Why Did They Do That? Othello Comparitive Analysis (Day 2 of 2)
Lesson 7 of 11
Objective: SWBAT demonstrate their ability to propel a conversation forward through textual support, questions and strong connections by participating in a seminar over Act V, scene ii of Othello.
Seminar Set Up
Before I have the students move into their seminar groups, I will remind them of the things I am going to look for during their seminar. Specifically, I will look for:
- Textual support (CCSS.ELA-Literacy.SL.9-10.1a and CCSS.ELA-Literacy.RL.9-10.1)
- Moving the Conversation forward instead of being a selfish talker (CCSS.ELA-Literacy.SL.9-10.1c)
- Active listening
- Helping others to engage in the conversation through asking questions or calling them into dialogue
- Making connections or offering insights about the three film clips and/or history (CCSS.ELA-Literacy.SL.9-10.2)
To help them be better about their listening, I will ask them to complete rubric for seminar for a peer. I will randomly assign one student to another using symbols on their papers and ask each student to identify their symbol before each group begins to speak. While they seminar, I will take note of important ideas that are raised and use How to Score a Seminar to assign points.
This seminar will be a fishbowl seminar, which means that only 15 students will be in the inner, speaking circle at a time. I do this for two reasons. First, my class is so big that to do a straight Socratic seminar with all 58 students would not work. My quiet kiddos have a hard enough time jumping in when they are in smaller groups. Building their groups based on typical speaking ability and chemistry helps those who might struggle to have a fighting chance of meeting the speaking standards. The second reason I frequently use this format is that it provides a really nice way for me to assess them on their ability to listen and then use what they hear in their own speaking. They are required to be listeners for a good portion of the seminar, which provides an equally good opportunity for my gregarious students to learn how to absorb ideas and information from their peers.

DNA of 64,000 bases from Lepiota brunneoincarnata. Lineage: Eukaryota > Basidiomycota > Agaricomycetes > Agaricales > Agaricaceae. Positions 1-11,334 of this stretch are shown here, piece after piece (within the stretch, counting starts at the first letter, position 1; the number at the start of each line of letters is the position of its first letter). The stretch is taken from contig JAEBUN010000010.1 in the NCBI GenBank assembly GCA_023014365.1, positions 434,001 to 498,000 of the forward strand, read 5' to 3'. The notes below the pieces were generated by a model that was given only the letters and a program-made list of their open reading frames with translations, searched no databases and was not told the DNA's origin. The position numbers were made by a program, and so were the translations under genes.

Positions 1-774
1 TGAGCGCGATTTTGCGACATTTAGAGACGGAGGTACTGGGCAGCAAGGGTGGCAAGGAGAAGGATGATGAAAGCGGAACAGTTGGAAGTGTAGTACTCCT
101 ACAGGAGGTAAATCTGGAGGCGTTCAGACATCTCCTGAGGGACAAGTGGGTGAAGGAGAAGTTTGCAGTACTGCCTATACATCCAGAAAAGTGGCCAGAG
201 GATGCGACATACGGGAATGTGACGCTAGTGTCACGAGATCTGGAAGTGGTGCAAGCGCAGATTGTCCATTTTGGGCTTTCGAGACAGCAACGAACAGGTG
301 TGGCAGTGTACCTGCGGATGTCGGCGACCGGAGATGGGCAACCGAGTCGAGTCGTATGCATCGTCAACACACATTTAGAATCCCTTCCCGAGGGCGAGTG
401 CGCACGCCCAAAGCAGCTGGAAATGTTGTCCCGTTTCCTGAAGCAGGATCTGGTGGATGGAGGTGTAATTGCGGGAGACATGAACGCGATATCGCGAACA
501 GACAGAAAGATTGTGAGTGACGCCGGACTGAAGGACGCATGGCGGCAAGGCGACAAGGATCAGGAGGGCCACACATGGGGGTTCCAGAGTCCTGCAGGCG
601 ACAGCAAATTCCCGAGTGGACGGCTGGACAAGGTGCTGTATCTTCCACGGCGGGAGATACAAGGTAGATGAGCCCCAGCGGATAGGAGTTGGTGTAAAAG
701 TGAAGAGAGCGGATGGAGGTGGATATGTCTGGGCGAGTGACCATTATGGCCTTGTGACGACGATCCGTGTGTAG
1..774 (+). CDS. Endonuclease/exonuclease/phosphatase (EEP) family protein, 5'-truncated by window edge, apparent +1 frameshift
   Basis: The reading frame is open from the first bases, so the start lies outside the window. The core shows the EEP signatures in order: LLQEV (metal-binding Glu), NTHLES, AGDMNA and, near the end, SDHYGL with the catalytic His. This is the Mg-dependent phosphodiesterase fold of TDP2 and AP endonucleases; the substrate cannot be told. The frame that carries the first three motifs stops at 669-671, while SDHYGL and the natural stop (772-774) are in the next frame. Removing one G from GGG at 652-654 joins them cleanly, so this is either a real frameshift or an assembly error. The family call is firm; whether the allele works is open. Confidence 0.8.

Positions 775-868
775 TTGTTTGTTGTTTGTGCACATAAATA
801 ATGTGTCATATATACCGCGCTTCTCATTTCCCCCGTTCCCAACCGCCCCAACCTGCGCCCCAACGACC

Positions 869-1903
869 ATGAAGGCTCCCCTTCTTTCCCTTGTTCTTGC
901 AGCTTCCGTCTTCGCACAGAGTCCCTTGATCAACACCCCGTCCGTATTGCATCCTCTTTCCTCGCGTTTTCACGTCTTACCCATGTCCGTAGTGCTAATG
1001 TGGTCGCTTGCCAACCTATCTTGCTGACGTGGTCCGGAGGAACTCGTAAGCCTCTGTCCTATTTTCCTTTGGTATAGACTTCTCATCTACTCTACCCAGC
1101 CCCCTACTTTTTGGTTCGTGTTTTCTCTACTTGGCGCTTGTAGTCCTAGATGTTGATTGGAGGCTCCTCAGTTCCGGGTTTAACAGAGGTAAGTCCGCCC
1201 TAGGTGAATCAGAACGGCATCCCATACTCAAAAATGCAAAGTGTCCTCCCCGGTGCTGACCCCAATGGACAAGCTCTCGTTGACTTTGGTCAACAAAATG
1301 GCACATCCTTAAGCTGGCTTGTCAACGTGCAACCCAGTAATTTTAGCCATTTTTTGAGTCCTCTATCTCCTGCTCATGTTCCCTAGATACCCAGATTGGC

Once we have the logistics covered, I will ask them to rearrange the room so that there are 15 desks in the center and all the other desks pulled closely up around them. We will have four seminar groups. Each group will get ten minutes to discuss their prepared questions or other observations from the play.
I will do my best to stay out of the conversations, but may push them towards higher level questions by asking them to explain their reasoning or to answer the "so what" of their observations. Inevitably, my earlier seminar groups are slow to start so I will likely have to push them a little more: Start of Seminar Slump. Hopefully this will allow later groups to discuss a little more unaided: End of Seminar.
The students will be discussing the significance of different film making choices with Desdemona's death scene as well as diving into new interpretations of the Shakespearean text as influenced by their viewing analysis yesterday.
Wrap up and Next Steps
At the end of their discussions, I will ask them to get the room back in order and turn in all their written work. If there is time, which I don't anticipate there will be, I will ask for any final thoughts about topics that were discussed.